What will I learn?

PMs will learn how to:

  • Think about product strategy and roadmap
  • Make product decisions and tradeoffs
  • Talk to customers and analyze data to identify user needs
  • Align stakeholders
  • Manage a launch process, evaluate product success, and respond to feedback

Engineers will learn how to:

  • Design and implement technical solutions to problems
  • Develop expertise in engineering stacks, programming languages and technical concepts
  • Adopt best practices and processes for an engineering team
  • Mentor other engineers through code reviews and design critiques

Which one is right for you?

You might prefer product management if:

  • you’re interested in answering the “what” and “why” around shipping product
  • you have a desire to learn how to make product decisions and help a team execute on it effectively
  • you are ok with spending your time aligning people and influencing others to get work done
  • you’d prefer to build a breadth of skills, more-so than deep technical expertise

You might prefer engineering if:

  • you’re interested in answering the “how” around shipping product
  • you really enjoy programming and want to write code
  • you’re primarily looking to develop your technical skill set
  • you prefer to be more independent in terms of work, at least earlier in your career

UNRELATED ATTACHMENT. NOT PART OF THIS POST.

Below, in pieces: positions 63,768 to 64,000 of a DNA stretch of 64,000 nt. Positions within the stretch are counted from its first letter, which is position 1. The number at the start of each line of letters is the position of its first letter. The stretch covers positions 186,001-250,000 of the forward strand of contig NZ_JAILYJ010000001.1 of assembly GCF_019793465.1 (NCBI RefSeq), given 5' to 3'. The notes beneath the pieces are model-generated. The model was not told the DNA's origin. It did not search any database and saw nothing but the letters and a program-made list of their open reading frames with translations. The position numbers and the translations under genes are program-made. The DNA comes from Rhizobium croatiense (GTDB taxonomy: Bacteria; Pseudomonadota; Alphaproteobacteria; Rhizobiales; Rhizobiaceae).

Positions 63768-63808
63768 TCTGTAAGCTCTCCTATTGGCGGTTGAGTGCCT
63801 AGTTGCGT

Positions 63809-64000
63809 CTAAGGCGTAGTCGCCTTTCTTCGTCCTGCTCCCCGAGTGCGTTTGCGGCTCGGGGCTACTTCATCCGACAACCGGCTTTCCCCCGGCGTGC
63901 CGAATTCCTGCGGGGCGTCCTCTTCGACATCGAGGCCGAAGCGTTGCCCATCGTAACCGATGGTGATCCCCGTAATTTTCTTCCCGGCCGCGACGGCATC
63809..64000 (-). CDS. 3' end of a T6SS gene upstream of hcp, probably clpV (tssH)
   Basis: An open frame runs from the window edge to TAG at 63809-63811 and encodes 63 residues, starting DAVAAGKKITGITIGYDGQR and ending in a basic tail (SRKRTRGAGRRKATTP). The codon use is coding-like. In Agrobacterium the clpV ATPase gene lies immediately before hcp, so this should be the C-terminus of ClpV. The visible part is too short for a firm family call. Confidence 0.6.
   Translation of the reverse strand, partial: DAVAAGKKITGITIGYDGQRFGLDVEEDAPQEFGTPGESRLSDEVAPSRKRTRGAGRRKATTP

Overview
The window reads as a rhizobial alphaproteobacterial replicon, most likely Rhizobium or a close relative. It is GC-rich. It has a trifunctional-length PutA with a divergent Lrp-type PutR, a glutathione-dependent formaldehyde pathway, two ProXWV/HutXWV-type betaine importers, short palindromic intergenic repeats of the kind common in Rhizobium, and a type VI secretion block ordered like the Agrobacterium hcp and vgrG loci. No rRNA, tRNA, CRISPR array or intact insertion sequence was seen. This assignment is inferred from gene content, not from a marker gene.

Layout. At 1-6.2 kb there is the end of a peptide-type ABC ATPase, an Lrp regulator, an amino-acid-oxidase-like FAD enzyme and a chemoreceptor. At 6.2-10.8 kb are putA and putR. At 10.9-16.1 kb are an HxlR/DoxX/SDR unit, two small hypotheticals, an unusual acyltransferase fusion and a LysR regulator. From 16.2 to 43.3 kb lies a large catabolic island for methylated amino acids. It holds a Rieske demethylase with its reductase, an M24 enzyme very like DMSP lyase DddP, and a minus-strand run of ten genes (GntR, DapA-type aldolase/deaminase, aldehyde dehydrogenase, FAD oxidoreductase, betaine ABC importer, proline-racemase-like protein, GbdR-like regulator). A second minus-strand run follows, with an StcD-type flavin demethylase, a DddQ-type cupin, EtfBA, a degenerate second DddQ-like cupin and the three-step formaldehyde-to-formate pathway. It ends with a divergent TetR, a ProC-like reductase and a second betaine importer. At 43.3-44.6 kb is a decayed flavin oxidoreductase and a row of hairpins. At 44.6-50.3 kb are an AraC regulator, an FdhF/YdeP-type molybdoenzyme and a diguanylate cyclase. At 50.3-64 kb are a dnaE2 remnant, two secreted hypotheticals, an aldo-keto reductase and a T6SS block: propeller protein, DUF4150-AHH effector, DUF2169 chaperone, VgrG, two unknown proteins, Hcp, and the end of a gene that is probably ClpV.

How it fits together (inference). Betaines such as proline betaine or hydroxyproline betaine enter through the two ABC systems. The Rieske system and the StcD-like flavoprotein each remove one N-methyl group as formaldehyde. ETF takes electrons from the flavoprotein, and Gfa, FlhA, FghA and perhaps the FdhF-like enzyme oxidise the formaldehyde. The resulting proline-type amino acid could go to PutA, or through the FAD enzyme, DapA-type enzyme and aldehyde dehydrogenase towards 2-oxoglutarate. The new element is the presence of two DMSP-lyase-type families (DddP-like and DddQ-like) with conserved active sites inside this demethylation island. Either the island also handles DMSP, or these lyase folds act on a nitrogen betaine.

Your mileage may vary

Both roles vary a lot based on your company and team. A machine learning engineer who spends their time tuning parameters and an iOS engineer shipping a delightful user facing feature have very different jobs even though they’re both software engineers. Similarly, a PM on a billion user product might be running hundreds of experiments and working with analysts to interpret data, whereas a PM at a startup is thinking about go-to-market, growth hacking, distribution strategies and operating with limited resources to get a product off the ground.

Don’t sweat it

You can always transition between the two roles later. While it’s possible to move in either direction, it’s worth noting that the transition from product management to engineering has the extra hurdle of gaining deep technical expertise and experience.

Keep in mind that careers aren’t linear. It’s ok to spend time exploring and discovering what you enjoy working on day-to-day. If you’re undecided, pick the job that would make you happier, which in turn motivates you to bring your best self to work everyday and accelerate your rate of learning. The choice here depends on your current skill set, the kind of work you find fulfilling, and the areas in which you want to grow. Hopefully, you pick the job that’s right for you and have a blast doing it!

Notes:

  • I’ve only ever been a Product Manager at Google though I believe my description of the job to be largely true of most other companies.
  • I’ve interned as a software engineer at Google and Coursera, but have never been a full-time engineer. Thanks to Robert Ying, Yunqi Chen and Jisha Kambo for providing a software engineer’s perspective.

Originally published at https://blog.pmlesson.com on May 14, 2019.